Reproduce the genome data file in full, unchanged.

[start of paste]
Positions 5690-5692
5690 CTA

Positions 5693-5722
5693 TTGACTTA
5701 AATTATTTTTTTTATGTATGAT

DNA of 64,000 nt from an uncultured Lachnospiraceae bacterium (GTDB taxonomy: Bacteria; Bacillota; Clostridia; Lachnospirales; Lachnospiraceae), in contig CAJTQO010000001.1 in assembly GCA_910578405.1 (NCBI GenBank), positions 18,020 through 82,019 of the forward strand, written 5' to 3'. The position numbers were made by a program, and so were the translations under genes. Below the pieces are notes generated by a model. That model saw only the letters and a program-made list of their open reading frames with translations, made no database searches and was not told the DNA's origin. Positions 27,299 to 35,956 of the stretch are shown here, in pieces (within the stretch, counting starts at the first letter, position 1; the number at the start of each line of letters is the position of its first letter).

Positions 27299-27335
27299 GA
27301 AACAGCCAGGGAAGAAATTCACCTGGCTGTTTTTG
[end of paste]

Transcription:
Positions 5690-5692
5690 CTA

Positions 5693-5722
5693 TTGACTTA
5701 AATTATTTTTTTTATGTATGAT

DNA of 64,000 nt from an uncultured Lachnospiraceae bacterium (GTDB taxonomy: Bacteria; Bacillota; Clostridia; Lachnospirales; Lachnospiraceae), in contig CAJTQO010000001.1 in assembly GCA_910578405.1 (NCBI GenBank), positions 18,020 through 82,019 of the forward strand, written 5' to 3'. The position numbers were made by a program, and so were the translations under genes. Below the pieces are notes generated by a model. That model saw only the letters and a program-made list of their open reading frames with translations, made no database searches and was not told the DNA's origin. Positions 27,299 to 35,956 of the stretch are shown here, in pieces (within the stretch, counting starts at the first letter, position 1; the number at the start of each line of letters is the position of its first letter).

Positions 27299-27335
27299 GA
27301 AACAGCCAGGGAAGAAATTCACCTGGCTGTTTTTG